"It is a difficult decision for me. Since Elenwë's death, Turgon depends upon me to provide a link for Idril to her mother's family and I would not want to think of never seeing my niece again." Upon saying those words, Glorfindel grimaced and wished he could have taken them back. "Forgive me if I sounded insensitive; I know it must cause you pain as well to think of being deprived of the company of both your sister and your niece."

"Ah, such admirable, unselfish reasons," Fingon said, grinning. "There is for you nothing more personal at stake in this adventure aside from your loyalty to those you consider family?'

"You know that Ecthelion has been my dearest friend since before we left Valinor. He enclosed a note with Turgon's missive begging me not to make a decision without first consulting with him."

"Ah, so Ecthelion contemplates following Turgon as well. I can surely understand how that might make it nearly impossible for you to refuse." Fingon shot him a knowing grin. "I certainly appreciate what it means to follow one's love despite all hardship or reason."

Glorfindel was shocked. Could Fingon possibly think there was more than simple friendship in his bond with Ecthelion? "Oh, but the relationship between Ecthelion and me is nothing like that of you and Maedhros," Glorfindel hastened to add, surprised but not embarrassed.

"Only that yours has been much more discreet and less gossiped about. Your love and regard for one another is plain to see. By me at least, who understands more than most about these questions." Fingon chuckled and stood abruptly. "I will fetch more water, while you look after the fire and see that the partridge does not burn."

Glorfindel's cheeks flushed at the thought that his hidden yearning for Ecthelion had been noted. He had never spoken of it to anyone, much less to Ecthelion. The thought of that flawless face and graceful form had long overwhelmed him with an unwelcome heat. His mind's eye conjured up in glorious detail Ecthelion's glossy black hair and clear grey eyes, which reminded Glorfindel of silver and diamonds, so bright and pale contrasted against his lightly tanned skin. Glorfindel had been attracted to Ecthelion at first sight.

Actually, if the whole truth were to be told, his enthrallment with Ecthelion had begun before he first glimpsed that unrivaled face. Glorfindel recalled how he had gone to a concert with his new brother-in-law, to hear Turgon's half-cousin, the famed Maglor, son of Fëanor. It had been held at the largest concert hall in Tirion, crowded that night with all of the most illustrious of the Noldor who wished to hear Maglor's newly written piece.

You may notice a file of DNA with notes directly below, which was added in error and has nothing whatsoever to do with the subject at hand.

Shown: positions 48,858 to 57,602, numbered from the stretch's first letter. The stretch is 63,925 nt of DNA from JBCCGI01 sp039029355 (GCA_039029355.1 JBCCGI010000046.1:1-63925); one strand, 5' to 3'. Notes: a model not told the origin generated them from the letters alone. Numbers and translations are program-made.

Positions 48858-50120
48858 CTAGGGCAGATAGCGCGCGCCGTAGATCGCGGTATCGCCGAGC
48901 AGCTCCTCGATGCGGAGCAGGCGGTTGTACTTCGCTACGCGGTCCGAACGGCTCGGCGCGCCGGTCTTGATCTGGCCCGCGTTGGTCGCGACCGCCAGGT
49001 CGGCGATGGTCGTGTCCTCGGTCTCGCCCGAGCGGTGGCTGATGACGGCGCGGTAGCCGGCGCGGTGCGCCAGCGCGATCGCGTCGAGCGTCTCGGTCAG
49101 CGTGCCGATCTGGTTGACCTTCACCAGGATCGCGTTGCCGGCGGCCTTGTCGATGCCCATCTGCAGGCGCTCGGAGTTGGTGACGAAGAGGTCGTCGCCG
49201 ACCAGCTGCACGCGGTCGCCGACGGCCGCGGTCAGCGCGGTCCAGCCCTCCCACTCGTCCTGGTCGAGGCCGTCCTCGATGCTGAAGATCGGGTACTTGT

Maglor had taken the stage alone and bowed most benevolently and modestly to an adoring crowd. He held his harp in his hands and smiled shyly as a curtain opened behind him to reveal a group of instrumentalists, their flutes, harps and drums at ready for the signal from the master composer and the greatest singer in all of Aman.

At a nod from his maestro, a single flautist began to play. Notes of heartbreaking purity tore Glorfindel's gaze from the great Maglor to find its source. Glorfindel held his breath at the sight of the young man who played that opening melody. More beautiful than any being he had seen before seemed he to Glorfindel that evening. No man or woman, however graceful or appealing, had ever touched him in such a way. He possessed the blackest hair, unbraided and flowing to his waist over a simple white robe, framing sculpted cheekbones, a high forehead, and a perfect Noldorin nose. Then Maglor began to sing and the unknown elf lowered his flute, revealing the loveliest mouth, lips full and sensitive, with the slightest pout that made them seem to be begging to be kissed.

When the piece had finally ended, Glorfindel squirmed in his seat, utterly smitten and aware he had been all but holding his breath since he had first looked upon that fair face. He turned to Turgon. "Who is the flautist?" he asked, hoping that the hoarseness in his voice did not reveal his painful infatuation.

"The first flute? Wonderful musician isn't he?" Turukano had answered. "Ecthelion, heir to the Lord of the Fountain. He is an old and dear friend of mine. We were tutored in letters together as children. He always preferred music over other pursuits, but he excels in martial sports as well. I'll introduce you to him at the reception. Fine fellow. I am certain that the two of you will like one another."